Think about the last time you watched Netflix, browsed Amazon, or
ordered a ride from your Uber or Lyft apps. Were you able to do what
you wanted and get what you needed quickly and without frustration?
Would you go so far as to say the experience was a joy?
If you answered “yes” to either question, you can thank these brands
for investing in the customer experience. They haven’t just improved
the customer experience; they’ve redefined it.
You may be asking why this is relevant to you, an HR professional.
It’s because these brands are also redefining expectations in your
world. The better the experiences your employees have with these
consumer brands, the greater expectations they’ll have—even in the workplace.
Smart companies should take cues from Amazon and Netflix and other
innovators and work to become laser-focused on the employee
experience. The benefits of doing so are undeniable: Jacob Morgan,
author of “The
Employee Experience Advantage,” found in his research that
companies that invest in improving employee experience report having
twice the average revenue and four times the average profit of other organizations.
How do you get there? HR leaders can design and deliver experiences
that make employees’ lives easier and work more enjoyable by bringing
in colleagues from IT and other functional areas to support your
efforts and help make your vision for employee experience a reality.
Here are a few recommendations to help guide the process:
Adopt an employee-centric service mindset. Since its
inception in 1997, Amazon has been relentlessly customer obsessed,
so how can HR become employee obsessed? Amazon uses personalization
tactics to make the shopping experience seamless for all visitors.
But in the world of work, the number of employee-facing systems has
increased and employees are feeling the stress.
Amazon, you can use an employee
experience platform to deliver an intelligent, self-serving
experience that supports employees in their day-to-day work needs.
An experience platform will help organizations deliver an integrated
employee experience by giving employees a single place to manage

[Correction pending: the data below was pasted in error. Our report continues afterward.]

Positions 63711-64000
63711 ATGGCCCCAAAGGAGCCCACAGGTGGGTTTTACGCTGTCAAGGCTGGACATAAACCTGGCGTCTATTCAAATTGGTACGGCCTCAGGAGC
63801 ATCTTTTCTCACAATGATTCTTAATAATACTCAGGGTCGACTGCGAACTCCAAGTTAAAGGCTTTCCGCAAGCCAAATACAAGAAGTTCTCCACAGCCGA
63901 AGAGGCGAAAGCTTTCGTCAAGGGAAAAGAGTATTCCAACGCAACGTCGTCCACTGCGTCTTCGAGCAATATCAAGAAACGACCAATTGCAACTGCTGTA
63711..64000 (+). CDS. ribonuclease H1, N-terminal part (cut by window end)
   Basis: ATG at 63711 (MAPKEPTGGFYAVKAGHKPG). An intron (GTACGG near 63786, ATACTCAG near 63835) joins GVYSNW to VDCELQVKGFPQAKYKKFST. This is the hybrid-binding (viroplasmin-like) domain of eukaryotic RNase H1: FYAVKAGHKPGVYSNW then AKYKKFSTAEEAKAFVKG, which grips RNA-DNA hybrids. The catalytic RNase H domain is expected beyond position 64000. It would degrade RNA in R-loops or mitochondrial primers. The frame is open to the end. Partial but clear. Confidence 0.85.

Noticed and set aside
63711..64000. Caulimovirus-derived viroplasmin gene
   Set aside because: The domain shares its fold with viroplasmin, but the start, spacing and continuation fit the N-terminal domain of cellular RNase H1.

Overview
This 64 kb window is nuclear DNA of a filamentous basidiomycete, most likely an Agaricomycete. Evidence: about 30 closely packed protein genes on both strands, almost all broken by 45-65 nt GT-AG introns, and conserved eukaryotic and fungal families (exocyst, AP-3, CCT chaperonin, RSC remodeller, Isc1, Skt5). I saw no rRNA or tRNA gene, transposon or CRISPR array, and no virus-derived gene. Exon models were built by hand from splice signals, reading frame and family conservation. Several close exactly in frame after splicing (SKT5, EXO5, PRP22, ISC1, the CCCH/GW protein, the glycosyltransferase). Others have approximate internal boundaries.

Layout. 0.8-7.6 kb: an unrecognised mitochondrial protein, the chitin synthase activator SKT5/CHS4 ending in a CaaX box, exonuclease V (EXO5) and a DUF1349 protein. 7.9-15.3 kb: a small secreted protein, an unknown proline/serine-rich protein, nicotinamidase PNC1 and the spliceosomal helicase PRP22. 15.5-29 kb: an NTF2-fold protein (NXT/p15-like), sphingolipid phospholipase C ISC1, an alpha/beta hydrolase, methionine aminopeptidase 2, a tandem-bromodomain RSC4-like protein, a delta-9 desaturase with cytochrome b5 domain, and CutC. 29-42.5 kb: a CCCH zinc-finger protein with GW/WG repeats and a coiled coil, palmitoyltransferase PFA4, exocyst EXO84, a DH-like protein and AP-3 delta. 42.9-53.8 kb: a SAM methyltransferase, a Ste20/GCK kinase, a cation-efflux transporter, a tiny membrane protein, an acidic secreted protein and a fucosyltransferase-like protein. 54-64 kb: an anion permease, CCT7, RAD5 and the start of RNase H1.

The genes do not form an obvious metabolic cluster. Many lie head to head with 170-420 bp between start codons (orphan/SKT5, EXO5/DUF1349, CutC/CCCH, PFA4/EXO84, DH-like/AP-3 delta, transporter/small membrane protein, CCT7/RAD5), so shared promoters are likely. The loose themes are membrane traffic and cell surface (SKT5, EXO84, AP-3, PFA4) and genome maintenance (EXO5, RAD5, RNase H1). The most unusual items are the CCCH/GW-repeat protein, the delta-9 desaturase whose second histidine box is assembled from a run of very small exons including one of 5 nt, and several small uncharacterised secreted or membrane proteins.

their work needs, experiences, and transitions while shielding them
from back-end systems and complexity.
Better understand what employees really want. Most employees
share common experiences like on-boarding, career development,
planning for a leave, or even resigning. Assess these critical
moments in the employee journey, identify potential points of
failure, and determine how you can better meet their needs and
Imagine being able to streamline employee
onboarding by automating processes that require involvement from HR,
IT, and other departments. Get these new hires up to speed quickly
by creating a central location for all critical onboarding
materials, such as training videos, learning courses, and
Implement UX principles to ensure ongoing success. Employee
behaviors and expectations are constantly changing, so it’s crucial
to keep a constant pulse on the community and refine practices based
on this input. Netflix, for instance, relies on customer
feedback and behavioral data to continually improve its
interface and content recommendations. Employ a combination of
ongoing surveys, discussion forums, and omni-channel feedback tools
to paint a detailed picture of how the employee experience is
perceived—and how it can be improved.
Historically, HR has been the primary advocate for an organization’s
employees. But smart business leaders know that employee experience
has a direct impact on business success. Now is the time to align HR
and IT and implement a transformative mindset that supports
employee-centric systems and experiences.
To learn more about how other organizations are differentiating with
the employee experience, download our ebook, HR
and IT Better Together.